Medicine: The Fat of the Land

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. . . And Fats. Keys's findings, though far from complete, are likely to smash many an eating cliché. Vitamins, eggs and milk begin to look like foods to hold down on (though mothers' milk is still the ticket). Readings of the number of milligrams of cholesterol in the blood, which seem to have value in predicting heart attacks, are becoming as routine as the electrocardiogram, which can show that the heart has suffered a symptomatic attack. Already many an American knows his count, and rejoices or worries depending on whether it is nearer 180 (safe) or 250 (dangerous).

Out of cholesterol come Keys's main messages so far:

¶ Americans eat too much. The typical U.S. daily menu, says Dr. Keys, contains 3,000 calories, should contain 2,300. And extra weight increases the risk of cancer, diabetes, artery disease and heart attack.

¶ Americans eat too much fat. With meat, milk, butter and ice cream, the calorie-heavy U.S. diet is 40% fat, and most of that is saturated fat—the insidious kind, says Dr. Keys, that increases blood cholesterol, damages arteries, and leads to coronary disease.

Obesity: A Malnutrition. Throughout much of the world, food is still so scarce that half of the earth's population has trouble getting the 1,600 calories a day necessary to sustain life. The deficiency diseases—scurvy, tropical sprue, pellagra —run rampant. In West Africa, for example, where meat is a luxury and babies must be weaned early to make room at the breast for later arrivals, a childhood menace is kwashiorkor, or "red Johnny," a growth-stunting protein deficiency (signs: reddish hair, bloated belly) that kills more than half its victims, leaves the rest prey for parasites and lingering tropical disease.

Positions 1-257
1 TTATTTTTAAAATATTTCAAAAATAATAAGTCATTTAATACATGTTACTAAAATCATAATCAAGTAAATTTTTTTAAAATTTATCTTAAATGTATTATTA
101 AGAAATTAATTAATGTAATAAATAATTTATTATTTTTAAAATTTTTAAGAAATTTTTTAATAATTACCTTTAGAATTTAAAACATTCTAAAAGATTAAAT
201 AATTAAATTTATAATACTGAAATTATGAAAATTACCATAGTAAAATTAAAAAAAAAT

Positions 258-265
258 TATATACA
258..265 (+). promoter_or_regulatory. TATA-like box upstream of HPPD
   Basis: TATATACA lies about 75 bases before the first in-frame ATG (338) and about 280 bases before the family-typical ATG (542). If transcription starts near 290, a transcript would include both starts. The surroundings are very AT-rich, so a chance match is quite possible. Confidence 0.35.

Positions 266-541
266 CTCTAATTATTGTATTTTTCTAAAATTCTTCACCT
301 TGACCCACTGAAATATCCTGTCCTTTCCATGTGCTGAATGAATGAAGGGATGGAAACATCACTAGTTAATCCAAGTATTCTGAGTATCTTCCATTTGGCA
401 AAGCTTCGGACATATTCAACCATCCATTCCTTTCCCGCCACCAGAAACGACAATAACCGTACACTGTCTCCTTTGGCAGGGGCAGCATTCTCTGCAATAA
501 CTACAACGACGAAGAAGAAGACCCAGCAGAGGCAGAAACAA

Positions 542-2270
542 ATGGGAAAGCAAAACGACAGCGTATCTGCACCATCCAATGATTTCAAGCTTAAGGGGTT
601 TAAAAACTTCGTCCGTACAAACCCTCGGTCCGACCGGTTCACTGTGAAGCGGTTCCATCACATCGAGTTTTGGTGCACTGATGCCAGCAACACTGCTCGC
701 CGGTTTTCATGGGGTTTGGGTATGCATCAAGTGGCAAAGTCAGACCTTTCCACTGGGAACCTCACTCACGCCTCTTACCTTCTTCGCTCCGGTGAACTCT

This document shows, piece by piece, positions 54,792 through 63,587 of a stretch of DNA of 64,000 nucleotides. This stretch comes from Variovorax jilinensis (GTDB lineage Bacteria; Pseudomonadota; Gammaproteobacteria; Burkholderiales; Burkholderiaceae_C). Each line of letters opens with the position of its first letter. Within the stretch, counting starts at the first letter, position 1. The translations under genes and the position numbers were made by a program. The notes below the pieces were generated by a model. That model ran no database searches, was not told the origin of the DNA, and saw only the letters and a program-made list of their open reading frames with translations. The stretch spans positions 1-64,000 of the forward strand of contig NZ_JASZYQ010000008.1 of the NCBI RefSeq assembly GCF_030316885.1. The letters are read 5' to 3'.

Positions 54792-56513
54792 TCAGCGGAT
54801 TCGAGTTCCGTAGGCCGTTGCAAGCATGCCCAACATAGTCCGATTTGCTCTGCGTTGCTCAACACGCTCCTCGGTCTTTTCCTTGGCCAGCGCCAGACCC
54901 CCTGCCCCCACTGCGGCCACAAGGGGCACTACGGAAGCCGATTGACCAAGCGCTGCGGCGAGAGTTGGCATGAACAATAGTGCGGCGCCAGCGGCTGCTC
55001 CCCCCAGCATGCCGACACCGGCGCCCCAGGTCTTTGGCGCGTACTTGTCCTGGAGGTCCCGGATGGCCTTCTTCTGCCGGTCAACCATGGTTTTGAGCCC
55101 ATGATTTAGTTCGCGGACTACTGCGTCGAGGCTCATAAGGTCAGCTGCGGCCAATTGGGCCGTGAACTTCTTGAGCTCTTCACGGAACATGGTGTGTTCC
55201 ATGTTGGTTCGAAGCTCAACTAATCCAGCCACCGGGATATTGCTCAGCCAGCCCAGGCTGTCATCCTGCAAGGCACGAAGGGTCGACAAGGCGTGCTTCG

In the well-fed U.S., deficiency diseases have virtually vanished in the past 20 years. Today, as Harrison's Principles of Internal Medicine, a standard internist's text, puts it, "The most common form of malnutrition is caloric excess or obesity."

Puritan New England regarded obesity as a flagrant symbol of intemperance, and thus a sin. Says Keys: "Maybe if the idea got around again that obesity is immoral, the fat man would start to think." Morals aside, the fat man has plenty to worry about—over and above the fact that no one any longer loves him. The simple mechanical strain of overweight, says New York's Dr. Norman Jolliffe, can overburden and damage the heart "for much the same reason that a Chevrolet engine in a Cadillac body would wear out sooner than if it were in a body for which it was built." The fat man has trouble buying life insurance or has to pay higher premiums. He has—for unclear reasons—a 25% higher death rate from cancer. He is particularly vulnerable to diabetes. He may find even moderate physical exertion uncomfortable, because excess body fat hampers his breathing and restricts his muscular movement.

Physiologically, people overeat because what Dr. Jolliffe calls the "appestat" is set too high. The appestat, which adjusts the appetite to keep weight constant, is located, says Jolliffe, in the hypothalamus —near the body's temperature, sleep and water-balance controls. Physical exercise raises the appestat. So does cold weather.

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